When we got home, I backed the American Road into the driveway and thought, “What on Earth have we done?” We had spent $1,700 on the camper, more than $1,000 on the trip, and it nearly got us killed.
TCM: How is it that you fell through the cabover? Aren’t American Road campers clamshell fiberglass?
Tony: The fiberglass shell does not wrap around the whole body of the camper. There is no fiberglass underneath the cabover or the bottom belly of the camper.
Above: The fiberglass does not wrap around the entire bottom belly of the camper; this picture is after Tony restored camper’s belly
The cabover floor is a wood platform and the wood had rotted. It would have been better if they made it fiberglass, but they didn’t. It’s just the outer upper shell that’s fiberglass.
The particular American Road I had purchased was cut in some key structural areas to make it fit a utility truck. Despite this and the fact that the cabover floor had rotted, there were many good parts of the camper. The appliances, including the refrigerator, were particularly good.
After buying my first American Road, I found another one in Portland, Oregon for $1,900. That price was for both the truck and the camper.
Above: The second American Road camper in Oregon
This time, Michelle said I had to go get the camper myself. I called the guy, flew up to Oregon, and started driving the 1,500 mile trip back.
Above: The second American Road camper in Oregon after a car wash
Three hours from home, I hit a deer and busted the radiator.
Above: On the way home from Portland, Tony busted the radiator after hitting a deer
Naturally I was out of cell phone range in the middle of nowhere. I walked until I got cell coverage, and called Michelle. She and a friend pulled the radiator from our other truck, drove it to me, and I fixed it.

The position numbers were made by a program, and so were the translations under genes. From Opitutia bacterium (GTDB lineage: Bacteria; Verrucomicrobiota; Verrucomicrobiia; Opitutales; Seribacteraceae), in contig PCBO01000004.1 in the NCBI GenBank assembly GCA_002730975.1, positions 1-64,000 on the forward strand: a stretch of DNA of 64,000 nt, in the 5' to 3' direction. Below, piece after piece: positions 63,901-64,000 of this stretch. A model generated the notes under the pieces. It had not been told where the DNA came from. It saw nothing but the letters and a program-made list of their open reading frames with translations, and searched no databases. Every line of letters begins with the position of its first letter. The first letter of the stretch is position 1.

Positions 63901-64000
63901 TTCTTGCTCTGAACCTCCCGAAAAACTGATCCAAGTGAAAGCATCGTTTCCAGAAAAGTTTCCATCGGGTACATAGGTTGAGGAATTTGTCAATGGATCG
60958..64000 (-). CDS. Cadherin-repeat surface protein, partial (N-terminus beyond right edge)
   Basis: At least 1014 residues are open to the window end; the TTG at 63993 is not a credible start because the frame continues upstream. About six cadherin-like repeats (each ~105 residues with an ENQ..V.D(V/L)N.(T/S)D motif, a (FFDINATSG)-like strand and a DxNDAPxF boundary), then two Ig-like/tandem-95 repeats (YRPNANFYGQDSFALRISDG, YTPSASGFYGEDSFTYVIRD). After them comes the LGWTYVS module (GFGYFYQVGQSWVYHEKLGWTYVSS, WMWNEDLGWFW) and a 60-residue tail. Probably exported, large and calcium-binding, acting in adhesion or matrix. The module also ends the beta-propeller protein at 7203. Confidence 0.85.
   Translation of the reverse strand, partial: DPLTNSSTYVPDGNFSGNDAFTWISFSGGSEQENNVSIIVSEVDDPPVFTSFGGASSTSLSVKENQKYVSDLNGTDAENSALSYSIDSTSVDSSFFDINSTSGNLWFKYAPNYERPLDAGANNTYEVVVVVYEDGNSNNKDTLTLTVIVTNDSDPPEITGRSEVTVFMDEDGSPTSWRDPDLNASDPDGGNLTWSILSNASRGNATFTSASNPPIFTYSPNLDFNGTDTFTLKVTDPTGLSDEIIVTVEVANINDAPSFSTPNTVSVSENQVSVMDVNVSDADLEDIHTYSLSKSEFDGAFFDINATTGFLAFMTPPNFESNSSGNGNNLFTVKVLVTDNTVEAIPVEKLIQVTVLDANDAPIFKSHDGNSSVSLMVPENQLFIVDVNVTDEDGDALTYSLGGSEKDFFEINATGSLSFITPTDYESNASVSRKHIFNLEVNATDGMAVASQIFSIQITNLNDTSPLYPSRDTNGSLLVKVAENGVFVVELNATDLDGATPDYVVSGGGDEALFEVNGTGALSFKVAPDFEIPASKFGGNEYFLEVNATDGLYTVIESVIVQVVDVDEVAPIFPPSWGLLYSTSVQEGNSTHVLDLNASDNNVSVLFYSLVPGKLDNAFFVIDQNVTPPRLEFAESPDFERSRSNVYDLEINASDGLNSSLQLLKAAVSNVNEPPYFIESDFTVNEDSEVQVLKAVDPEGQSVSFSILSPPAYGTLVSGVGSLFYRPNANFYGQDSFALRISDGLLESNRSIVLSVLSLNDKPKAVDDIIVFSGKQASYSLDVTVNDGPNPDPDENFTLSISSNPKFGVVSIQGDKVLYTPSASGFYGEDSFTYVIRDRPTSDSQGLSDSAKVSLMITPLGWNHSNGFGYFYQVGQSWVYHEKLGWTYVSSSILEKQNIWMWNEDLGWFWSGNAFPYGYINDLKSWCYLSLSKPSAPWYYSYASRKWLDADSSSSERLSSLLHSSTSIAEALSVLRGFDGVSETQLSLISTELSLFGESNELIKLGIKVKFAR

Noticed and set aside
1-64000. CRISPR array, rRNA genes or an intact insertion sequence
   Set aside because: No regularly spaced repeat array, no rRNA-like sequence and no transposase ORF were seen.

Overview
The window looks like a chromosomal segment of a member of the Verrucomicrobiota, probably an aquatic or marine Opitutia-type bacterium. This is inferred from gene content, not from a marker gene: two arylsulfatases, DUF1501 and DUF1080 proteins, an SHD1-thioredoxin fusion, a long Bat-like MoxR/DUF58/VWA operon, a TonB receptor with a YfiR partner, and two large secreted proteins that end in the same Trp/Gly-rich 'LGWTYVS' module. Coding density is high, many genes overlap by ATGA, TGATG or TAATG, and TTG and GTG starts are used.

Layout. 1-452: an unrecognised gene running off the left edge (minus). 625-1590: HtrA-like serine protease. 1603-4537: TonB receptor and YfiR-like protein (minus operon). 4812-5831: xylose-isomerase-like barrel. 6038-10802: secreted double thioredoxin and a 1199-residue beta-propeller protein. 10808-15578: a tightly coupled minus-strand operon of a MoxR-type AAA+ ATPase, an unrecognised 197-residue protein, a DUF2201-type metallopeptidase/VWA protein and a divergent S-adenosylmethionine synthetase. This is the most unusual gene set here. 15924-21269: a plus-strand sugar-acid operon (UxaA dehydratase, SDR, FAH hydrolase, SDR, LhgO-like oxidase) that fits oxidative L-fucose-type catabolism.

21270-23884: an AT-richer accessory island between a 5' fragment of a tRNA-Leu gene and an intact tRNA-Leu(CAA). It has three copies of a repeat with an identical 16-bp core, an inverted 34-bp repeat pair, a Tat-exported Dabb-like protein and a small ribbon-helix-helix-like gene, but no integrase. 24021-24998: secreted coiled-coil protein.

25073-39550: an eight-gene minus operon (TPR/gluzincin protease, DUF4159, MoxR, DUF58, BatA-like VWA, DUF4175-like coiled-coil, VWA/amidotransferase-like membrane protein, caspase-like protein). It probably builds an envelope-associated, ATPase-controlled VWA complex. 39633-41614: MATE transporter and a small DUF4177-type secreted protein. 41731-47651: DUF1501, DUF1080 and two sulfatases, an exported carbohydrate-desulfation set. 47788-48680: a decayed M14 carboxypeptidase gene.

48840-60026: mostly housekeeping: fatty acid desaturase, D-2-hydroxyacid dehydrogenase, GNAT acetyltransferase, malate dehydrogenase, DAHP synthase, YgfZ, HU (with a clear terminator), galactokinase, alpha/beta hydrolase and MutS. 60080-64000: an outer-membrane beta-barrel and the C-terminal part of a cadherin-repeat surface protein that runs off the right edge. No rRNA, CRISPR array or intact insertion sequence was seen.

Above: Tony’s third American Road Camper, from California
Then, a third American Road showed up as “free to good home”. That camper was in Arroyo Grande, California. We drove the Portland blue truck out to California to get the third camper. The camper was buried in a sand dune that we had to dig out.
Above: Three American Road Campers
So now we have three of these American Road Campers. The Portland camper is the one that we’ve actually rebuilt. The rebuilt camper has the major components from first California camper. I must have 1,500 hours in this thing.
TCM: That’s one heck of a story Tony. After all the disasters, are you still passionate about American Road campers?
Tony: Yes, definitely. The American Road was so ahead of its time. It’s so aerodynamic that I don’t even know it’s there when we’re driving. It fits the truck superbly and matches it really well. As I did when I was a kid, I still like the aesthetics. It’s not just a labor of love, it’s a practical and functional camper.
At the time, the American Road was a high quality camper. It was $4,700 in the 1970s (about $25,000 in 2016 dollars). The American Road I bought in Portland had all the original paperwork. That’s neat because it’s like a time capsule.
Above: The first two American Road campers in their driveway